Villarino et al. have investigated the management of IL-2 expression by helper T (TH) cells and find that several feedback mechanisms exist to ensure the brevity of its expression. Selection cytokines—including some that use receptors bearing the common γ chain—exhibited the ability to suppress IL-2 expression. Most potent among these was IL-2 itself, and it was at its best in combination with one or more of the other cytokines. Negative feedback was also mediated by the intracellular STAT family of transcription factors, which assist with the differentiation of TH1 and TH2 cells. These in vitro observations were supported by in vivo experiments, in which treatment of mice with recombinant IL-2 measurably reduced the levels of IL-2 produced after immunization. It will be of interest to investigate whether these pathways cooperate in distinct ways to control early T cell immunity, regulatory T cells, and the formation of T cell memory. — SJS

    J. Exp. Med. 10.1084/jem.20061198 (2007).


    Wiggling into Something Thinner

    1. Phil Szuromi

    Nanoscale features can be fabricated in polymer thin films by room-temperature forging or embossing, in which the material undergoes inelastic flow from beneath a die to create an impression. The thinness of the layer remaining below the die is limited by friction, the shear strength of the material, and the pressure created by material building up outside the die, as well as by the amount of force the die itself can tolerate before it deforms. Cross et al. show that applying a small-amplitude shearing motion (approximately 10 nm) in the plane of the film activates surface flow. The shear motion not only allows much thinner layers to be formed but also decreases the number of defects that often limit the yield of structures with the necessary critical dimensions for a given application. Finite element simulations were used to confirm the underlying mechanism. — PDS

    Nano Lett. 7, 10.1021/nl0624566 (2007).


    A Splash of Cold Water

    1. H. Jesse Smith

    During the last degalciation, a large and rapid injection of glacial meltwater from the Laurentide Ice Sheet to the North Atlantic (called meltwater pulse 1a, or mwp-1a) raised sea level by ∼20 m in only about two centuries. This enormous freshwater addition has variously been posited as the trigger of the Bølling warming period 14,600 years ago or as the cause of the Older Dryas cold event that terminated the Bølling 14,000 years ago; uncertainty about the age of mwp-1a has prevented resolution of these conflicting claims. Stanford et al. present a record of North Atlantic Deep Water (NADW) flow intensity from Eirik Drift that, combined with previously published improved dating for mwp-1a, establishes a relatively minor 200-year weakening of NADW flow 14,600 years ago, coincident with mwp-1a. The data also show that no discernible sea-level rise accompanied the clear NADW slowdown during the Younger Dryas. These results demonstrate that NADW formation and climate are not controlled exclusively by the magnitude or rate of meltwater addition, because the largest meltwater pulse resulted in the relatively minor Older Dryas whereas the climatologically much more dramatic Younger Dryas was not associated with discernable rises in sea level. Thus, the location of meltwater additions may be important. — HJS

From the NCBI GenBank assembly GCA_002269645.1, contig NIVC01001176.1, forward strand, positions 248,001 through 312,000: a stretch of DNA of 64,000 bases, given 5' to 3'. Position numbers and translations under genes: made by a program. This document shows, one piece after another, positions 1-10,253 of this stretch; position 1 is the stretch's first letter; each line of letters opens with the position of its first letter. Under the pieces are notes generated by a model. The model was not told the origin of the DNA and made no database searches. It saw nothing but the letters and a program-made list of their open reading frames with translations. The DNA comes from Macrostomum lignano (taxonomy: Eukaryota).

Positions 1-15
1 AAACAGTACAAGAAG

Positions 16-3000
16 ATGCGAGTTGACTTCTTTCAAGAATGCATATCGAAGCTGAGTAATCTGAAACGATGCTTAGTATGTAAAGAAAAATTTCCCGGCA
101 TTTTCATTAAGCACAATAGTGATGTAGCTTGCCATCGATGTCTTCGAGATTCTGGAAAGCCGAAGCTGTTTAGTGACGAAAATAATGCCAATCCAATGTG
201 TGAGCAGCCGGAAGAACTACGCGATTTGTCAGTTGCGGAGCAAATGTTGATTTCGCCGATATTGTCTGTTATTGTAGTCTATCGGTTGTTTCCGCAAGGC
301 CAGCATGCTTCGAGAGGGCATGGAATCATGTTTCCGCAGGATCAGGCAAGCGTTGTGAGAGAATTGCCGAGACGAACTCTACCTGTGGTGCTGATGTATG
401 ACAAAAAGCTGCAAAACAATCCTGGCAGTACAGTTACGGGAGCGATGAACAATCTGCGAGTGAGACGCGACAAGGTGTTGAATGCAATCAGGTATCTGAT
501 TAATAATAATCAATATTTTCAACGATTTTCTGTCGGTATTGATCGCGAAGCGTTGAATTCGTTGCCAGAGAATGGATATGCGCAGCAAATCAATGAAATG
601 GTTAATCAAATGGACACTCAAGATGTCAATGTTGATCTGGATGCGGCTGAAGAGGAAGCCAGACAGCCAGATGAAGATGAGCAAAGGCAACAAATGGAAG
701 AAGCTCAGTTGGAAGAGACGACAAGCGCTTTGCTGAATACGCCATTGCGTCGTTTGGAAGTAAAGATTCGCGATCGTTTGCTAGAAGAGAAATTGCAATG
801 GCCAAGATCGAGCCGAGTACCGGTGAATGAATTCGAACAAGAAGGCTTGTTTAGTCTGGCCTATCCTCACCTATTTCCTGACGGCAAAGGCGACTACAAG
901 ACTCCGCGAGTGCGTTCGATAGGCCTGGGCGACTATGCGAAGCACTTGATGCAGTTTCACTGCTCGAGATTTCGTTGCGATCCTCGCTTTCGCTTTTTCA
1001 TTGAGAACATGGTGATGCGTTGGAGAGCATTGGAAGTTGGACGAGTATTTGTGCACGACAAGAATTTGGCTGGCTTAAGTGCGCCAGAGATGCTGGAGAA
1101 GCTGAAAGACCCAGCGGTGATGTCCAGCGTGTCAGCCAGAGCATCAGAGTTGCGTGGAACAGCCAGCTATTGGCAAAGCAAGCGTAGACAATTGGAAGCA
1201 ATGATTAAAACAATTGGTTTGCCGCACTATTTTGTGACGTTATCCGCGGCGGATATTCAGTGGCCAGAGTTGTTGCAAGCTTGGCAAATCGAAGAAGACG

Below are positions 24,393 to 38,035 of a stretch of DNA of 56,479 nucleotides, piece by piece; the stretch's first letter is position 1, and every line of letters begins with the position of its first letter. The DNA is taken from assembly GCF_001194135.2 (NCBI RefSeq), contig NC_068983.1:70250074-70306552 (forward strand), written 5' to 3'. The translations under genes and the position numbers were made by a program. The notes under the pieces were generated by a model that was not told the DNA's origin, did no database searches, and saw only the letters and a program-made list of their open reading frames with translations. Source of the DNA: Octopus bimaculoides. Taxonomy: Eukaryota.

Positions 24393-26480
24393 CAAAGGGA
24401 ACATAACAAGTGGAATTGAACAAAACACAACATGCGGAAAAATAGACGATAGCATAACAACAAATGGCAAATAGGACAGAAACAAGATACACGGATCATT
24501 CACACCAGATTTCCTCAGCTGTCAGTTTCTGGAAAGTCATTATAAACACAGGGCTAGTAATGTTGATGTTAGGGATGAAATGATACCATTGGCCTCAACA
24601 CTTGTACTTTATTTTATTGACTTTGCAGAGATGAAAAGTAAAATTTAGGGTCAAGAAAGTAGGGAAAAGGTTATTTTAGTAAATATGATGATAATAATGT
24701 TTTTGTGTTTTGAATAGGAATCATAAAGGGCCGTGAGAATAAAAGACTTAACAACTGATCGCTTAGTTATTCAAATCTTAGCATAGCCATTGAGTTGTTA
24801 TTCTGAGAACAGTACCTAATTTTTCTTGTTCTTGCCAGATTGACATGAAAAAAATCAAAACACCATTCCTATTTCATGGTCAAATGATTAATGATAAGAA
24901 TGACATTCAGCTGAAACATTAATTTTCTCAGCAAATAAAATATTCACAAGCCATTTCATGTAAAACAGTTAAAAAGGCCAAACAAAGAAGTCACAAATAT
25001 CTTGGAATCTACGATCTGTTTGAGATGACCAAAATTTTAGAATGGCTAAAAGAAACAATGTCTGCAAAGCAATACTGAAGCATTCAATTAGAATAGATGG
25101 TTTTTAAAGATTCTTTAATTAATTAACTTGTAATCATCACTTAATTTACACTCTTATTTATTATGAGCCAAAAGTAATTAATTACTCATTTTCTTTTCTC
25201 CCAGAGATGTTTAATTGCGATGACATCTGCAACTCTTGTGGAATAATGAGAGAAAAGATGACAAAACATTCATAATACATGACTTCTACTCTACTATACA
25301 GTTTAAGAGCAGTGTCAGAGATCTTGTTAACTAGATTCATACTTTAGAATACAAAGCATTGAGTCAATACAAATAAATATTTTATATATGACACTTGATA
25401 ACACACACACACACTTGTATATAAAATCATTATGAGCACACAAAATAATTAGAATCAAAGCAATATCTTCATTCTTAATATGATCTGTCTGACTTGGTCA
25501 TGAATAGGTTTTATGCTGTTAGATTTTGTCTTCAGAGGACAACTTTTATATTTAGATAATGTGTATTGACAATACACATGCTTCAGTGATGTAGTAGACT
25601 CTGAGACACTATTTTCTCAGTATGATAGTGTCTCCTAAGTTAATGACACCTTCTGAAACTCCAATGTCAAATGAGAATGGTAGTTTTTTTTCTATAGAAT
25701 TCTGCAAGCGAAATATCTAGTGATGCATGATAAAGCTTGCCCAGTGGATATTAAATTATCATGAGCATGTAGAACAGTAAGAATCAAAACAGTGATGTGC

Paleoceanography 21, PA4103 (2006).


    Not Cheaper by the Dozen

    1. Laura M. Zahn

    Fitness, defined as an individual's reproductive success, is measured by the number of offspring, and parents with more offspring are generally considered fitter. However, Penn and Smith show that in married couples in preindustrial societies, the survival of both the mother and the father depended on the number of offspring the wife had and families with fewer children had more surviving grandchildren. In an analysis of 21,000 records of survival in late 19th-century Utah, survival rates of the parents and children were significantly lower in the largest families, that is, those with 12 or more children. The negative effect of bearing children on fitness was stronger in females, lasted after menopause, and was evident even in women with only 1 to 3 offspring. However, after the birth of the fourth child, the risk of death became significantly greater in fathers, too. In addition, those children with the largest number of siblings were less likely to survive to the age of 18, with the youngest siblings at greatest risk. The ability of human females to survive long after the loss of reproductive function has previously been explained by the positive effect a mother's survival has on the success of her offspring; without a mother, survivorship of the children is lowered. Nevertheless, this study demonstrates that there may be a selective pressure for females to stop reproducing before they complete child rearing. — LMZ

    Proc. Natl. Acad. Sci. U.S.A. 104, 553 (2007).